MILD-MANNERED: Peter Stringer, at Bodiez Fitness in West Ipswich, shows how not to behave while at the gym.
MILD-MANNERED: Peter Stringer, at Bodiez Fitness in West Ipswich, shows how not to behave while at the gym. Rob Williams

Exercise a bit of courtesy, gym fans

EVEN at a gym - a place where sleeveless shirts, profuse sweating and mild grunting are perfectly acceptable - there is a code of etiquette.

And when a person doesn't adhere to it, it can make a couple of hours of painful exercise an even more painful experience for others.

Bodiez 24/7 Fitness in West Ipswich owner Darren Jolley said gym etiquette was all about common courtesy and a little tolerance.

But he said there was always an occasional few who chose to leave their good manners at the door each time they entered the gym.

"Wiping down machines after use, for example, is a key gym rule," he said. "Either by using a towel or the gym wipes we have available.

"It's a matter of making sure germs and sweat don't linger on the machines.

"There's nothing worse than getting on a piece of equipment that's wet, and wondering if it's a cleaning product or the previous user's sweat.

"As a gym owner, I like to keep a clean and hygienic club because then people will want to use it more."

Mr Jolley said another issue was when people violently dropped their dumbbells on the ground as if they were trying to slam a hole through the floor.

"If it's dropped like that on the rubber matting, it could bounce up and hit someone or a mirror," he said.

"It also damages the equipment."

Mr Jolley said he had noticed a growing trend of people taking "selfie" photographs during their workout routine, which sometimes annoyed other members.

"From a business perspective, I don't mind it, because it has the potential to promote the gym through social media," he said.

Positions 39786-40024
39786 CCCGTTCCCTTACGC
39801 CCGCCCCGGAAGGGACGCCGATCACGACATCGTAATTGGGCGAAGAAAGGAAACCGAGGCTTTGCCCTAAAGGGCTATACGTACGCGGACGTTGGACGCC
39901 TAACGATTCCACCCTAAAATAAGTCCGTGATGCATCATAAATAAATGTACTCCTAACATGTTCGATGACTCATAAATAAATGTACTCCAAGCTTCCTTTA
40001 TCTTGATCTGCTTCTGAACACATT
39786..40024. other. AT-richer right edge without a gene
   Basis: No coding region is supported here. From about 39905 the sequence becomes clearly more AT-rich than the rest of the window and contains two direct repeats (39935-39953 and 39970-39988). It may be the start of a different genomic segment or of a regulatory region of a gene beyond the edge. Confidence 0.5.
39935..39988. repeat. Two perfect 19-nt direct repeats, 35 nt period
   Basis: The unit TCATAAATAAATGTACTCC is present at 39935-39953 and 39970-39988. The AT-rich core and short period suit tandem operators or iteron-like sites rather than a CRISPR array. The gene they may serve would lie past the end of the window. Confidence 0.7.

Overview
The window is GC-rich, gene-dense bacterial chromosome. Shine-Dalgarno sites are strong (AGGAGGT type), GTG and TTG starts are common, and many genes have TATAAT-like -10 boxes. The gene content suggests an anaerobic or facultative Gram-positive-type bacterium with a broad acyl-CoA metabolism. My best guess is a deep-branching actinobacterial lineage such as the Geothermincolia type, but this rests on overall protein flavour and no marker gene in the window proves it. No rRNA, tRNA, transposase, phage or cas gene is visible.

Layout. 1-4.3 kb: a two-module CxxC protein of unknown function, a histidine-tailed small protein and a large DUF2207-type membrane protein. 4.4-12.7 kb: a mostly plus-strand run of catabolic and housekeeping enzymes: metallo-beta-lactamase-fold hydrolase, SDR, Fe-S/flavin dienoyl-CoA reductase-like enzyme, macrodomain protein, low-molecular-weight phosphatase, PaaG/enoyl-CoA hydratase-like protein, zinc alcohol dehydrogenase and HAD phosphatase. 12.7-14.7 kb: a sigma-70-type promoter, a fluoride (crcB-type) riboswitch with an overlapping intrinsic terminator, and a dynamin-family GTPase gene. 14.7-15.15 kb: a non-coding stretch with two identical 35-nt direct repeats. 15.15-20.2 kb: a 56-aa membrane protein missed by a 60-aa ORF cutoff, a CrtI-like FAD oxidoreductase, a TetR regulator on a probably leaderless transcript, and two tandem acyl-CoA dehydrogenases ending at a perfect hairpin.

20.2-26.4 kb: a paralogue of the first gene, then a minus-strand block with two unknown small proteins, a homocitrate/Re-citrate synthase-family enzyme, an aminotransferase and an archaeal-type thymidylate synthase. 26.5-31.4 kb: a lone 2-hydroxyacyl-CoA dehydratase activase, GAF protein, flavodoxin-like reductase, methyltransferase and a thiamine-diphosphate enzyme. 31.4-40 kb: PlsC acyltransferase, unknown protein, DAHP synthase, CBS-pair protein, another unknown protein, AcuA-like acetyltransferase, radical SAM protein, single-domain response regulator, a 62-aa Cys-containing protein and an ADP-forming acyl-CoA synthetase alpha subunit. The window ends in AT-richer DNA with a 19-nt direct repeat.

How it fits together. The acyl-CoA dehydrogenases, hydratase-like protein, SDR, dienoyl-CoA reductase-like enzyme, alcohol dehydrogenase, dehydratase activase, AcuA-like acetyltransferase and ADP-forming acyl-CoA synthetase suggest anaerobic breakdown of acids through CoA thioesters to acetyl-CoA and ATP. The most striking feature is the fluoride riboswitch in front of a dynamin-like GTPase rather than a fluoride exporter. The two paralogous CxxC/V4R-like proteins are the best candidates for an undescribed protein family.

"But I know of members who get frustrated by it, particularly the older clients."

Gym frequenter Peter Stringer, 20, said people taking photos of themselves at the gym was a pet hate of his. "For me, the mirrors are there so you can observe your technique while you're exercising," he said.

"So if someone is blocking your view so they can take a photo of themselves, it can be annoying."

Jetts Fitness in Goodna assistant manager Chris Moore said another thing gym-goers needed to be mindful of was not to sit on equipment without actually using it.

Mr Moore said most people wanted to get through their workout routines as efficiently as possible, so sitting on a machine and not using it could prove infuriating for others.

"I've heard from other gym owners that it can be a problem at their fitness facilities," he said.

"I've heard it happens more frequently when a group of school kids go to work-out together and end up standing around the machines chatting."

More gym rules

  • Clean up after yourself
  • Wear appropriate, closed-in footwear
  • Don't gape at others
  • Don't give unsolicited advice
  • Don't put pressure on others to hurry up
  • Respect people's personal space
  • Control offensive body odour
  • Avoid foul language

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